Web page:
The biomedical devices they are developing will be both stronger and lighter than current models and, with their customised design, ensure an appropriate fit.
One specific application of this new technology is developing patient-specific catheters, especially for premature newborns.
"With neonatal care, each baby is a different size, each baby has a different set of problems," said lead researcher Randall Erb, assistant professor at Northeastern University in US.
"If you can print a catheter whose geometry is specific to the individual patient, you can insert it up to a certain critical spot, you can avoid puncturing veins, and you can expedite delivery of the contents," said Erb.
The new technology enables researchers to control how the ceramic fibres are arranged - and hence control the mechanical properties of the material itself, the researchers said.
That control is critical if you are crafting devices with complex architectures, such as customised miniature biomedical devices.
Within a single patient-specific device, the corners, the curves, and the holes must all be reinforced by ceramic fibres arranged in just the right configuration to make the device durable.
This is the strategy taken by many natural composites from bones to trees.
"We are following nature's lead by taking really simple building blocks but organising them in a fashion that results in really impressive mechanical properties," said Joshua Martin, a doctoral candidate at Northeastern University.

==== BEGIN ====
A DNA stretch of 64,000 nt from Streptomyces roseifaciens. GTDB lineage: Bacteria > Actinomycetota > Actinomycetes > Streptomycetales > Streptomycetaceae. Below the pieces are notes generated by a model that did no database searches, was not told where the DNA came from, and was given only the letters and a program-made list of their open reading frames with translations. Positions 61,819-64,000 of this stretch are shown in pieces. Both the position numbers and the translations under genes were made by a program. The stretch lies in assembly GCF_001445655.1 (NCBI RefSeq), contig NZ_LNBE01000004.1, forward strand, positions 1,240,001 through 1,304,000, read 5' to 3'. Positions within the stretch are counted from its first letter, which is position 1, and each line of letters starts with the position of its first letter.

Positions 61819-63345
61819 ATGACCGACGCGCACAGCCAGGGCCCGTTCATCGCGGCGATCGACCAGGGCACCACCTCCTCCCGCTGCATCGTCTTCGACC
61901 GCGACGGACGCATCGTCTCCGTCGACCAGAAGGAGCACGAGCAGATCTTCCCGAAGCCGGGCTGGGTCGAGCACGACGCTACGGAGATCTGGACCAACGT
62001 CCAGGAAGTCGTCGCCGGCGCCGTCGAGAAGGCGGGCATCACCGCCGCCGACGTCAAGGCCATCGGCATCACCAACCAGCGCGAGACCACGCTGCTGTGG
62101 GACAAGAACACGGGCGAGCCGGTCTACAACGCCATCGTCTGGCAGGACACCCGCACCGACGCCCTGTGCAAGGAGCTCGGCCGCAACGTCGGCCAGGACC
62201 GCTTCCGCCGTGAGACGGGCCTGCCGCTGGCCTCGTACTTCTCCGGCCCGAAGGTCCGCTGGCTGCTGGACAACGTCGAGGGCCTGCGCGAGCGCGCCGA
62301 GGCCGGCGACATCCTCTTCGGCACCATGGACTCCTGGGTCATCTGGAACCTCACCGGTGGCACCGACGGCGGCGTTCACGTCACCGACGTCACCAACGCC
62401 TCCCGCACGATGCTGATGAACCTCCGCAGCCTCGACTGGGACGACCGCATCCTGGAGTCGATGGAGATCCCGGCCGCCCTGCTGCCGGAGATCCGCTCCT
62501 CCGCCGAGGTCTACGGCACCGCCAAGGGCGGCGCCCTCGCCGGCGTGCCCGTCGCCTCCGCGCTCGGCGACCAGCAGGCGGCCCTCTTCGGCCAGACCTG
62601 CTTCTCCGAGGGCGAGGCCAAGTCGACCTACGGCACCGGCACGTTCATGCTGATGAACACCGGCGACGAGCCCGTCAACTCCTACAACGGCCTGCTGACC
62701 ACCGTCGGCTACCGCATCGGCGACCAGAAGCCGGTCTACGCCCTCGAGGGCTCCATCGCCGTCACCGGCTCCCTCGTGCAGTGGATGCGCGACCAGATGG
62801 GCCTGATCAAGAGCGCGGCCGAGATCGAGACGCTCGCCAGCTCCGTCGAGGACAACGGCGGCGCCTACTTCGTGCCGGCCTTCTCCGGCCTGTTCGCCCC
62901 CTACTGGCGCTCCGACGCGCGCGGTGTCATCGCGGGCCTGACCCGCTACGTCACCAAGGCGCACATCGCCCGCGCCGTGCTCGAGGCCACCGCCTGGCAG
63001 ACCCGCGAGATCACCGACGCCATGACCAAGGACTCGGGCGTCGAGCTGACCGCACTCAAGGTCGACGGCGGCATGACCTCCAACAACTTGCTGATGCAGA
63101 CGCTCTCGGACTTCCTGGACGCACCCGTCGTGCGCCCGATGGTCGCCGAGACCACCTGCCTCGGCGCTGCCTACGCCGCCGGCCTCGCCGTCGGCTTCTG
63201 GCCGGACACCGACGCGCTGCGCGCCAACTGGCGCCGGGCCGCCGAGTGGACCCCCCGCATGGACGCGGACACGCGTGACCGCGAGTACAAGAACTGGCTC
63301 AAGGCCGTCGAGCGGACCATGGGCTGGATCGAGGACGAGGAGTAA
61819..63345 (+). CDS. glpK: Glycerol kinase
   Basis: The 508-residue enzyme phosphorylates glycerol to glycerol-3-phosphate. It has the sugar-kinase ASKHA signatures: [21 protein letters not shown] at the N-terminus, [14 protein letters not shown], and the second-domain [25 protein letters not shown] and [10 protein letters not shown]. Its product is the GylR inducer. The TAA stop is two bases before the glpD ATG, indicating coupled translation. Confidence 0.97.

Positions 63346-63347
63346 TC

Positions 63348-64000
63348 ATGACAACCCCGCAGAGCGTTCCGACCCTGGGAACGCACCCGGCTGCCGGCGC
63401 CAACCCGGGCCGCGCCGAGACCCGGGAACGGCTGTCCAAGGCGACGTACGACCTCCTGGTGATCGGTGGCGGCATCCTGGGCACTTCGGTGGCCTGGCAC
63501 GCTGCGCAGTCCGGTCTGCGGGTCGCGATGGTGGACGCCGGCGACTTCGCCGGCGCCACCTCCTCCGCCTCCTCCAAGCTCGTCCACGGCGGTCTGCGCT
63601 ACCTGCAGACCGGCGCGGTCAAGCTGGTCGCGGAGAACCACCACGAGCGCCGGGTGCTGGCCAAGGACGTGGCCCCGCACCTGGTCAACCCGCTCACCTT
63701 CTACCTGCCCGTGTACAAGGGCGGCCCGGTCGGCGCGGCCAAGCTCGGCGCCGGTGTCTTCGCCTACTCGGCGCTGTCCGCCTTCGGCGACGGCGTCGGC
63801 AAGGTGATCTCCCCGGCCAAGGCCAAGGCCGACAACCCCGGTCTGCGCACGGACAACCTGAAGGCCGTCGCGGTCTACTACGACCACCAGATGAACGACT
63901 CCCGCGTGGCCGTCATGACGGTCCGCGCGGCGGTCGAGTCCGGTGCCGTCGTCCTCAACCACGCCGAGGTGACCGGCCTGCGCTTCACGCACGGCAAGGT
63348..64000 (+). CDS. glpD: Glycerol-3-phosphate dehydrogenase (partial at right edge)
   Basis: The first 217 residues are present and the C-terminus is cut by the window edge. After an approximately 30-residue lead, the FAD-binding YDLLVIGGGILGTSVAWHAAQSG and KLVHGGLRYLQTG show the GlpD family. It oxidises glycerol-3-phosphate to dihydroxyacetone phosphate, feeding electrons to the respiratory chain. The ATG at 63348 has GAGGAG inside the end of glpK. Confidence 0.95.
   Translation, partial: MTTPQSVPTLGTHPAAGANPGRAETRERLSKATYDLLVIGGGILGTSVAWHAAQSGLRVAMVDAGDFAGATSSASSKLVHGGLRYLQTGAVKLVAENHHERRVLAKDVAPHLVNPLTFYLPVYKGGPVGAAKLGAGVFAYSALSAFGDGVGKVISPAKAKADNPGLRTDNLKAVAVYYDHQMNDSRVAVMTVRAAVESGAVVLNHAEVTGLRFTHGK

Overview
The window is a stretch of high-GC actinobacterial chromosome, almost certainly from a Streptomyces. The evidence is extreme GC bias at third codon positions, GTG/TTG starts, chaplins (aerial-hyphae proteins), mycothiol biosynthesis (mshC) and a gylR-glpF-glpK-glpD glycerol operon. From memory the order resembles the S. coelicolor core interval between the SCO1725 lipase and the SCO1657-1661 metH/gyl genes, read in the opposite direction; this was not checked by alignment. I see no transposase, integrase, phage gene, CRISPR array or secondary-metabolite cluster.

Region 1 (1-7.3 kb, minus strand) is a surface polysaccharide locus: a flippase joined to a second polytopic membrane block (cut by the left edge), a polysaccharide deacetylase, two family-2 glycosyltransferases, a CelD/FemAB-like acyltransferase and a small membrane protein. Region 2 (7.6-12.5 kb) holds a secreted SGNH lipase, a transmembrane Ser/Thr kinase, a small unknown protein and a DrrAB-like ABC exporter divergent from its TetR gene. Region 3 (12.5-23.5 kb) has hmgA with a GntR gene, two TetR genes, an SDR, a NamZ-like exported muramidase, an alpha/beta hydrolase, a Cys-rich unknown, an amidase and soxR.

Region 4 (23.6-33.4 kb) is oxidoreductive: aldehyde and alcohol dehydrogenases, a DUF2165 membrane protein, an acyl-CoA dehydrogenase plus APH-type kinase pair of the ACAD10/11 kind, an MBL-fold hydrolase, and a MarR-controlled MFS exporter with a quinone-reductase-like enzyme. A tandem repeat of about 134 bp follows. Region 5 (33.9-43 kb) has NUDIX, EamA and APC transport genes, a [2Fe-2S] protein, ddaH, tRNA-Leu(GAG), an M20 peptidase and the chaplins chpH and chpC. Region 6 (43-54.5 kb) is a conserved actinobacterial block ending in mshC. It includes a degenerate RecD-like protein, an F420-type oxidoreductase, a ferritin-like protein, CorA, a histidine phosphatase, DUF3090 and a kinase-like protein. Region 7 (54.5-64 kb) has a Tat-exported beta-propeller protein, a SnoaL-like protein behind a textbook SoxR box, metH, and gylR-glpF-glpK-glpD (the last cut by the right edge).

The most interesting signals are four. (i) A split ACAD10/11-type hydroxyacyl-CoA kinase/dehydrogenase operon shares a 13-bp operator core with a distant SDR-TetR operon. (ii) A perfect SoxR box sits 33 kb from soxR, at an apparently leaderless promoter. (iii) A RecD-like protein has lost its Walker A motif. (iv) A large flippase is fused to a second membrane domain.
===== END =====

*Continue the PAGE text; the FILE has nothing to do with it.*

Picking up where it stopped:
Using magnets, Erb and Martin's 3D printing method aligns each minuscule fibre in the direction that conforms precisely to the geometry of the item being printed.
The magnets are the defining ingredient in their 3D printing technology.
First the researchers "magnetise" the ceramic fibres by dusting them very lightly with iron oxide, which, Martin notes, has already been approved by US Food and Drug Administration (FDA) for drug-delivery applications.
They then apply ultralow magnetic fields to individual sections of the composite material - the ceramic fibres immersed in liquid plastic - to align the fibres according to the exacting specifications dictated by the product they are printing.
Finally, in a process called "stereolithography," they build the product, layer by layer, using a computer-controlled laser beam that hardens the plastic. Each six-by-six inch layer takes a mere minute to complete.
The study was published in the journal Nature Communications.